In what was likely the last HBO prize fight to take place in New York City, Daniel Jacobs edged his stablemate Sergiy Derevyanchenko via split-decision at the Hulu Theater at Madison Square Garden on Saturday night to earn the vacant IBF middleweight title. The judges scored it 113-114 for Derevyanchenko and 115-112 twice for Jacobs. While it wasn’t the sort of classic that will be remembered as part of the cable network’s forty years of showcasing many of the sport’s greatest moments, the fight played out closely to its original billing as a competitive affair. By today’s standards, then, it was a worthy send-off.
Back in August, shortly after this fight was announced, Derevyanchenko, now 12-1 (10), was asked what he expected to see from Jacobs. He mentioned, in his basic English, that he expected Jacobs to move around the ring and employ the jab, before rifling off a combination here and there. This was not a matter of educated guesswork or clairvoyance, but experience, the result of nearly two hundred rounds waged with Jacobs inside a Brooklyn gym. So what appeared in the ring for twelve rounds on Saturday night was in many ways an addendum to their private sessions, sans headgear, and with lighter gloves—with Derevyanchenko, the smaller, stockier fighter, pitting his pace and volume against Jacobs’s quickness and power.
In the end, it was Jacobs, 35-2 (29), who was better able to implement the data he collected from those countless sparring sessions. Far from looking comfortable, Jacobs nonetheless appeared largely in control, even under duress, using his quickness, lateral movement, and more seasoned professional background to consistently thwart Derevyanchenko’s aggression with timely uppercuts and thudding left hooks. Most of all, Jacobs won many of the eye-catching exchanges.
Toward the end of the first round that Derevyanchenko was winning, Jacobs landed a hard right that made Derevyanchenko’s knees buckle and cause him to touch the canvas briefly with both gloves. It was the lone knockdown of the fight. But Derevyanchenko quickly recovered and would go on to re-establish himself in a strong second round.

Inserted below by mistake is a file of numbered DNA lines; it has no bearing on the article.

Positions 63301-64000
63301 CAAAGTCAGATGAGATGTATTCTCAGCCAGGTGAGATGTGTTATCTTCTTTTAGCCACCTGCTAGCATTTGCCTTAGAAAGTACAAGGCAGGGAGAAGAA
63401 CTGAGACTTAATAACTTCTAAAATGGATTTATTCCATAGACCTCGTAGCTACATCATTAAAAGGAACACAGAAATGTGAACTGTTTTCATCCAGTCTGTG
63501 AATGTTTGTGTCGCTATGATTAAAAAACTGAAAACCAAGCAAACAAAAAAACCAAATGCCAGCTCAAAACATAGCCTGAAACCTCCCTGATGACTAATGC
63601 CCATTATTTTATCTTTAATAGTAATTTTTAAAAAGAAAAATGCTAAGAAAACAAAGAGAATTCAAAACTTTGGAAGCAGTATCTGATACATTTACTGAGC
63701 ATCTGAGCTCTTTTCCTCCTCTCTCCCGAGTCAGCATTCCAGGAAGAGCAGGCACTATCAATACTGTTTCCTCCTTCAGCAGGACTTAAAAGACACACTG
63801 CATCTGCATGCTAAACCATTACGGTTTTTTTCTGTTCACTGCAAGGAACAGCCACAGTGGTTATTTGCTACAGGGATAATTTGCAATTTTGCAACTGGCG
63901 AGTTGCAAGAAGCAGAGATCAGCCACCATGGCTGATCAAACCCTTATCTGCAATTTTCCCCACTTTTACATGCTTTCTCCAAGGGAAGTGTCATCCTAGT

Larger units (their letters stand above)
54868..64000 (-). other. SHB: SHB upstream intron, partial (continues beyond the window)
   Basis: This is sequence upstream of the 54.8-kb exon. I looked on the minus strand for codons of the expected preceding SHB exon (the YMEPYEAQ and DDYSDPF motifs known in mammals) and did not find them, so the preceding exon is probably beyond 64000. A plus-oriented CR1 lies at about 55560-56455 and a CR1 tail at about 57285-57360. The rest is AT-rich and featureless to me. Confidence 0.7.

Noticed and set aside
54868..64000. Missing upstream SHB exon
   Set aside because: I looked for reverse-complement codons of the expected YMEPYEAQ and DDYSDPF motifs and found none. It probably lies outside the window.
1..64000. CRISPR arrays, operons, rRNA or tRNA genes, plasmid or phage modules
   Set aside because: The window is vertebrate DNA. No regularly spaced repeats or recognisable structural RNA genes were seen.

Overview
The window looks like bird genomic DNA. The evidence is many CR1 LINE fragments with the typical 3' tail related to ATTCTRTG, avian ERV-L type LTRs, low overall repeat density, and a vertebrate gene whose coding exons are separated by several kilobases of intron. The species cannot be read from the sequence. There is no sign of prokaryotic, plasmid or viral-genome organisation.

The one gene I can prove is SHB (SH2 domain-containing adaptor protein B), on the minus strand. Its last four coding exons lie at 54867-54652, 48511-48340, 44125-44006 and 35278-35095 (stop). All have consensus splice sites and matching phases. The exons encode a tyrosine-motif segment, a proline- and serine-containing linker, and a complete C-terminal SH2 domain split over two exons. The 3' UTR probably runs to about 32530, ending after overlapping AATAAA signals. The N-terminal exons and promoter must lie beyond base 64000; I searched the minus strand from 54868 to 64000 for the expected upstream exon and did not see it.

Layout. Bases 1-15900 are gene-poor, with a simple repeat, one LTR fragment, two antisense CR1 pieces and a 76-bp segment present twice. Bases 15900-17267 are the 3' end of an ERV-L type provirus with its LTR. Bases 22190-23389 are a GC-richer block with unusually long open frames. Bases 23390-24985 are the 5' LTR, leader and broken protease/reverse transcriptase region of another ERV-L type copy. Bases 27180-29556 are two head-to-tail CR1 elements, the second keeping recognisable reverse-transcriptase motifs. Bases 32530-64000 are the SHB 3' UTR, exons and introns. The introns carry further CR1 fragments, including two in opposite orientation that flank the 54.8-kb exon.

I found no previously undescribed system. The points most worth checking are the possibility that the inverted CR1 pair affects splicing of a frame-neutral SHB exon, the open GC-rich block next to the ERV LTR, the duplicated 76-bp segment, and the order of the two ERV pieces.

At first, Jacobs had trouble finding his groove against Derevyanchenko’s blistering pressure. But by the ninth round, Jacobs found successful ways to out-craft Derevyanchenko, peppering him with uppercuts as he waded in artlessly, completely squared.
After the fight, Jacobs wanted to credit his stablemate for offering a genuine challenge. “Like I said before, many people didn’t know about Sergiy,” Jacobs said with his promoter Eddie Hearn and trainer Andre Rozier flanked by his sides. “I knew exactly what he had to bring to the table. He’s a tough competitor and I’m happy we put on a show for the fans and I earned the IBF middleweight title.”
The fight also put an end to what had been a slightly awkward division, as the trainers for Jacobs and Derevyanchenko, Andre Rozier and Gary Stark Sr., respectively, are longtime collaborators.
“Oh my God, I exhaled (after the fight),” Rozier told Hannibal Boxing after the fight. “I’m so happy it’s over, it’s not even funny.” Then, like a proud parent, he added, “Sergiy put on a valiant effort and gave Danny everything that he could handle and think of. They put on a wonderful show. A wonderful, wonderful show.”
Keith Connolly, the manager for both fighters, was also alleviated. “It’s a relief,” admitted Connolly. “It’s been a long three months (since the fight was announced). It was an emotional fight. You know, I represent both guys so I was proud of both of them tonight. I think both of them have great futures.”